ICA Weekly UDRP Case Summary Digest – Volume 1.3
Domain Name: >>TorosTarim .net<<
Panelist: Mr. Dilek Ustun Ekdial
Brief Facts: The Turkish Complainant was founded in 1974 in the agricultural sector. Since 2005, the Complainant’s tradename has been Toros Tarım Sanayi ve Ticaret Şirketi and Complainant owns the ‘TOROS’ device mark, regarded as well-known in Turkey. The Complainant operated a website at <toros .com .tr> since 1997. The disputed Domain Name TorosTarim .net was registered on June 6, 2020 and has an active website. Since 2015, the official trade name for the Respondent is Toros Fidancılık Özel Ağaç Tarım ve Hayvancılık Pazarlama Ticaret Limited Şirketi.
Held: Toros is a geographic descriptive term referring to a mountain range in Turkey and Tarim means agriculture. The word ‘Toros’ has been part of Respondent’s company name since 2015 and the Respondent demonstrated a bona fide offering of goods and services. The Panel noted that to the extent the Complainant considers it may have a broader trademark or unfair competition claim against the Respondent, nothing in the present decision precludes them from addressing that in a competent court.
Complainant’s Counsel: Gün & Partners, Turkey.
Respondent’s Counsel: Self Represented.
Domain Name: >>GNP .com<<
Panelists: Mr. Nick J. Gardner (Chair), Mr. Kiyoshi Tsuru, Mr. Gerald M. Levine
Brief Facts: The Mexican Complainant operated since 1907 in the insurance sector as “GNP”. It has substantial business in Mexico and trademark rights for the term GNP in stylised form since 2006, as well as several other similar Mexican trademarks. The Respondent’s business offers .com domain names for sale and promotes them with its own designed logos. The Respondent invests in many three-letter (acronym) domain names. The disputed domain name was originally created on August 27, 1991. At one stage it was linked to an automatically generated “parking page” containing links to third party websites but now it resolves to a ‘for sale’ page.
Held: A domain name comprising a three-letter combination can readily be purchased for its inherent value as a general acronym. As a general rule it is likely that in such cases the registration will be for bona fide purposes. The evidence does not come anywhere close to establishing that the term GNP was so well-known as to mean a third party based outside Mexico, and operating in a completely different field, either was or should have been aware of the Complainant and its use of the term GNP. The Panel sees no reason to disbelieve the Respondent when he says he had never heard of the Complainant and the contemporaneous correspondence corroborates that fact.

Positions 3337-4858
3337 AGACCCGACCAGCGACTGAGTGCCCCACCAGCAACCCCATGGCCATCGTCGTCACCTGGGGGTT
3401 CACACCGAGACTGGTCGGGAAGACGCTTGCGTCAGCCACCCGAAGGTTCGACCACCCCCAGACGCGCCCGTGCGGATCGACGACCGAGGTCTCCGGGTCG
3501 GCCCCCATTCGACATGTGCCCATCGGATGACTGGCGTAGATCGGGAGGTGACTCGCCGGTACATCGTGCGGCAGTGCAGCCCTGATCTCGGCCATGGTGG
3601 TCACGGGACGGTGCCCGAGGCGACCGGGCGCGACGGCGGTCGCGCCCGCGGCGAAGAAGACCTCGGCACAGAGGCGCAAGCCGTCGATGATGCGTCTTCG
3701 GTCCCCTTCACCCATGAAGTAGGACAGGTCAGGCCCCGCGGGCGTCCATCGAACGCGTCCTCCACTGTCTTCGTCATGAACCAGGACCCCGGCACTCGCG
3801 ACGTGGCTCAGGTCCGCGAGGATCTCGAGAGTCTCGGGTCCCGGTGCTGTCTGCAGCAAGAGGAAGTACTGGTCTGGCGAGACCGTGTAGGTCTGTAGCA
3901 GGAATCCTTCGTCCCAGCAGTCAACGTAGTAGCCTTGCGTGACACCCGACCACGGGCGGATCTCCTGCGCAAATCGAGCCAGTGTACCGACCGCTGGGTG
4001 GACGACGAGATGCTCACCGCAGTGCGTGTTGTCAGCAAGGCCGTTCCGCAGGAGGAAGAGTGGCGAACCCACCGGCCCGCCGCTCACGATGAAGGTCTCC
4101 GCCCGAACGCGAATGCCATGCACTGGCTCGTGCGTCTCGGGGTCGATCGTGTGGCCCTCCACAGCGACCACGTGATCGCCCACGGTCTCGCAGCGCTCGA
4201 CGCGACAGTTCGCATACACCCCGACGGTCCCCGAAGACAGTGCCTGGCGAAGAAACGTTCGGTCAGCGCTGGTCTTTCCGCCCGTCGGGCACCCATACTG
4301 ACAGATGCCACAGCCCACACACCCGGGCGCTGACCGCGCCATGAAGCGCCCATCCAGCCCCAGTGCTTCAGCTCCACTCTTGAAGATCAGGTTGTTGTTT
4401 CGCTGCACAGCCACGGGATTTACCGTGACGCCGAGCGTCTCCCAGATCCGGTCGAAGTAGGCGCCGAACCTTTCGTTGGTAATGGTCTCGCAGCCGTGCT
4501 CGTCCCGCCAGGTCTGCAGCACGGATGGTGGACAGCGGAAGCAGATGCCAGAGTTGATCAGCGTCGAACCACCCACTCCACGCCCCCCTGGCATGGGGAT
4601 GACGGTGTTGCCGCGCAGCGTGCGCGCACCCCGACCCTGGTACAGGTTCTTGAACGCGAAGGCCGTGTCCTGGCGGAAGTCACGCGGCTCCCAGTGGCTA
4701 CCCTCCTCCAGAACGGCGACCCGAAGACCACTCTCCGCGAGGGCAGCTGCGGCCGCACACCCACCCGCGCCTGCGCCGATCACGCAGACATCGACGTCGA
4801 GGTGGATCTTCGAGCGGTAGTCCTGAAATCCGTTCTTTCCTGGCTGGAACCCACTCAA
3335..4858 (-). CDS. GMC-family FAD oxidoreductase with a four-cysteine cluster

The Respondent has a legitimate interest in marketing domain names as those names seem to have been chosen for their generic nature and do not seek to capitalize on the Complainant’s trademark. So far as the parking page relied upon by the Complainant is concerned it is unclear exactly when and why that page was displayed, therefore, the probative value of this evidence is low, so as to hold any kind of bad faith.
Complainant’s Counsel: Legarreta y Asociados, Mexico.
Respondent’s Counsel: John Berryhill, Ph.d., Esq., United States of America.
Panelist: Mr. Edoardo Fano
Brief Facts: The American Complainant has a well-known ‘JBL’ brand operating in the field of audio technology. It owns several trademark registrations for JBL, including a Colombian trademark registration since April 4, 1986. The disputed Domain Name was registered on April 17, 2010 and resolves to an inactive website. On August 14 and September 3, 2020, the Complainant’s legal representatives sent a cease-and-desist letter to the Respondent but did not receive any reply.
Held: The Respondent’s company Comercializadora JBL Jesus Bermudez S.A.S. was incorporated on November 17, 2011, which demonstrates that the Respondent’s name substantially corresponds to the disputed Domain Name. The Panel, in accordance with its powers to consult matters of public record, found that the Wayback Machine online archive showed that the disputed Domain Name resolved to a website in 2013 and 2014, demonstrating what appears to be a bona fide offering of products, different from the Complainant’s products. Therefore, the Complainant has failed to prove that the Respondent has no rights or legitimate interests in respect of the disputed domain name.
Complainant’s Counsel: Estrategia Juridica Nacional e International S.A.S., Colombia.